The 10 greatest English railway stations: English Heritage releases list of top terminuses

The list of “destistations” starts with Brunel masterpiece London Paddington

Simon Calder
Monday 08 December 2014 18:11 GMT
Huddersfield station – with a statue of local hero Harold Wilson in front – came fifth, with judges praising its ‘magnificent classical portico’
Huddersfield station – with a statue of local hero Harold Wilson in front – came fifth, with judges praising its ‘magnificent classical portico’

“Not only for their engineering feats are the railways of the United Kingdom remarkable,” wrote Sir John Betjeman, “but also for the architecture of their stations.” The poet would be delighted that English Heritage has revealed its choice of 10 great English railway stations.

The list of “destistations” starts with London Paddington, a Brunel masterpiece, and ends at St Pancras, where Betjeman is celebrated with a larger-than-life statue.

Yet English Heritage’s selection is causing controversy in the railway fraternity, with claims that equally important stations have been left out.

Paddington, in the limelight thanks to the eponymous new film, is included as “the first real cathedral of the railway age”. Next is Newcastle, described as “a classical tour-de-force”. Windsor and Eton Riverside is chosen because of its “engaging Tudor-style composition”, while Carlisle is “built in fine, local red sandstone, complemented by an ecclesiastical-looking clock tower”.

Huddersfield, “fronted by a magnificent classical portico”, is fifth. Sixth-placed Monkwearmouth, north of Sunderland city centre, is “a strikingly handsome classical civic building which resonates dignity and permanence”. Unfortunately for the traveller, it is now a museum rather than a railway station.

Four trains an hour still serve Battle in East Sussex, which has “a Gothic-style to evoke the former splendours of the famous Battle Abbey nearby”. In eighth place, Wolferton in Norfolk was “built to serve the Royal Family’s Sandringham estate”. The Tudor-style station was closed down in the 1960s, like so much of the British railway network, in the Beeching cuts.

Great Malvern, “one of the most characterful stations of the 1860s”, is ninth. Britain’s most celebrated terminus, St Pancras, makes the list for engineering as well as aesthetics: “The largest man-made span in the world for over 20 years,” says English Heritage.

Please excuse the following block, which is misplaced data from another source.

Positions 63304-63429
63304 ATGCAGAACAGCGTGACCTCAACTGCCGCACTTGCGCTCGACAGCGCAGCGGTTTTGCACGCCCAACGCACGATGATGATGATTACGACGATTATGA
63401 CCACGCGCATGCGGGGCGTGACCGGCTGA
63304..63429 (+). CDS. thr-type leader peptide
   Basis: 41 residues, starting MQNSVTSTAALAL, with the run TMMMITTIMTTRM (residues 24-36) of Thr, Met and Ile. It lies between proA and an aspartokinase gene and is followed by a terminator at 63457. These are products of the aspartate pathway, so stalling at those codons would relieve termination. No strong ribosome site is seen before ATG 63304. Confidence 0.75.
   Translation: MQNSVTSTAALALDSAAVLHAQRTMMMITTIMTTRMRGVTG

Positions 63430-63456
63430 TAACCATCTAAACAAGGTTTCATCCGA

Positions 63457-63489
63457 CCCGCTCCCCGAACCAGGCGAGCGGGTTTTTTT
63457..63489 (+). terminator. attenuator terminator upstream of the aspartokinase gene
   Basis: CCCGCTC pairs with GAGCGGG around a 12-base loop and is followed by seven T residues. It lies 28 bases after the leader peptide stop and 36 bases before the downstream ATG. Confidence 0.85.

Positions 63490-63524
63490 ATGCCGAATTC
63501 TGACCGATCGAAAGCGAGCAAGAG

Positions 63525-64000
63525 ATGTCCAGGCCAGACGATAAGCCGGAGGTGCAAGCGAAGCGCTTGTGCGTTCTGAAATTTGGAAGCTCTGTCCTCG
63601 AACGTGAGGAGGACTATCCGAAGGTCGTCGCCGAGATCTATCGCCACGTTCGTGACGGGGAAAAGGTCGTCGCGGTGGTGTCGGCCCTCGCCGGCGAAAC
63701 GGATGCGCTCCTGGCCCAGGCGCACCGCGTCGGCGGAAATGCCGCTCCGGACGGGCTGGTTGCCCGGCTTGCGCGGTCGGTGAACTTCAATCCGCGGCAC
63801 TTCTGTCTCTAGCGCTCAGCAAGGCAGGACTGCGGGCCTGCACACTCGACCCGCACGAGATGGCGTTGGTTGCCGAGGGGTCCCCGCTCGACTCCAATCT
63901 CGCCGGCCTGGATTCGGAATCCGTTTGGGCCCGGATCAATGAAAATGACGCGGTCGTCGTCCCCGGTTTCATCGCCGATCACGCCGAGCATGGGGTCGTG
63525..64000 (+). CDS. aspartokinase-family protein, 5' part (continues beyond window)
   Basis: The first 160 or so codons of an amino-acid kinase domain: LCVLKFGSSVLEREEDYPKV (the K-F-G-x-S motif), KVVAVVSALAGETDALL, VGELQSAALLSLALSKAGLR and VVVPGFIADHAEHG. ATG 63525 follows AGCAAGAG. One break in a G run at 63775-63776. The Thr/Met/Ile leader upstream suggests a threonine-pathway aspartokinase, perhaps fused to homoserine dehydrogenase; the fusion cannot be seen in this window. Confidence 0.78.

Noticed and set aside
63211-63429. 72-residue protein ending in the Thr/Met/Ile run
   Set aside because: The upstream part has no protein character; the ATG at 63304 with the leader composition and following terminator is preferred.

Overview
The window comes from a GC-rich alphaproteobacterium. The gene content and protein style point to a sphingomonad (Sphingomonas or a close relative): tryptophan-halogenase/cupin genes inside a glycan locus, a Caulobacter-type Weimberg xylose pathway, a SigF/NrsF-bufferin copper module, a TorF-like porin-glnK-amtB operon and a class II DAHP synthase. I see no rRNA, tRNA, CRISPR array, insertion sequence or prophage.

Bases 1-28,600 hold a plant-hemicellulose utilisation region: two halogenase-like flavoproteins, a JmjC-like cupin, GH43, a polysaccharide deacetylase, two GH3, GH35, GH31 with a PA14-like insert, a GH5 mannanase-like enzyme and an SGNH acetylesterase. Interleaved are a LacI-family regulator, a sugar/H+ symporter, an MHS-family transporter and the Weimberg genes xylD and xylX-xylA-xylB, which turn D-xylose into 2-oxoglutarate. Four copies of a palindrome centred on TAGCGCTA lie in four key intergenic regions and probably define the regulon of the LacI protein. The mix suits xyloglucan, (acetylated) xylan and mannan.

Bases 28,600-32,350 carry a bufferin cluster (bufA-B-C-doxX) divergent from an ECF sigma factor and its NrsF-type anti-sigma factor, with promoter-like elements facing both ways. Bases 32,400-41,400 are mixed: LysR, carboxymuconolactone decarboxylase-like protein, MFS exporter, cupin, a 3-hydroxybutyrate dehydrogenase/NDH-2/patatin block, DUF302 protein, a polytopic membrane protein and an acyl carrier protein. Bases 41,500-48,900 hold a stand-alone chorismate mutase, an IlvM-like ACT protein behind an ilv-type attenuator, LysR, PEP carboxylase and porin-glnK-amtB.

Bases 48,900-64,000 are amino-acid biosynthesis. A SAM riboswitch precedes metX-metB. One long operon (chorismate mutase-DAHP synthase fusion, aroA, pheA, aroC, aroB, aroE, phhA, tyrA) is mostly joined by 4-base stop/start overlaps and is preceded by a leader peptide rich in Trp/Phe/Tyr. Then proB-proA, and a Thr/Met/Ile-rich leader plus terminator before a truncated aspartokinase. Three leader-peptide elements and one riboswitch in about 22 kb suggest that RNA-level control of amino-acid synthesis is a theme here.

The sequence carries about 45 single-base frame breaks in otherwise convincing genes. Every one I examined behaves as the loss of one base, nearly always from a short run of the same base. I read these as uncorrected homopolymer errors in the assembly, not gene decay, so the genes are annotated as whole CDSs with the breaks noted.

Some rail experts contacted by The Independent expressed surprise at the organisation’s choice. Mark Smith, founder of the website, said: “The stations listed are wonderful - but there are so many more. Battle but not Rye's lovely Italianate station? Paddington but not King’s Cross? Newcastle but not York?”

Mr Smith added that a place should have been found for Bristol Temple Meads, “including Brunel's first trainshed”.

The absence of one of England’s pioneering railway locations was tweeted by Jason Thirkell: "Where’s Darlington Bank Top, Darlo being the birthplace of the railways?”

Newcastle Central was second

Chris Woodcock, editor of the European Rail Timetable, said: “I would include Preston station ahead of Carlisle, though any positive debate promoting all that is good about the railways of this country should be welcomed.”

The English Heritage survey was also welcomed by Nigel Harris, managing editor of Rail magazine: “Stations made statements on behalf of the companies that built them - and the grandeur of the architecture speaks of an era of massive corporate pride and chutzpah. We invented the railways, they changed and created the world we live in and it's right that we should care for and continue to use and enjoy them.”

Last word to Sir John Betjeman: “Railways were born in England,” he wrote in 1960. “The early railway architecture of this country is therefore of more than merely national importance. It is the beginning of the whole history of the Railway Age.”

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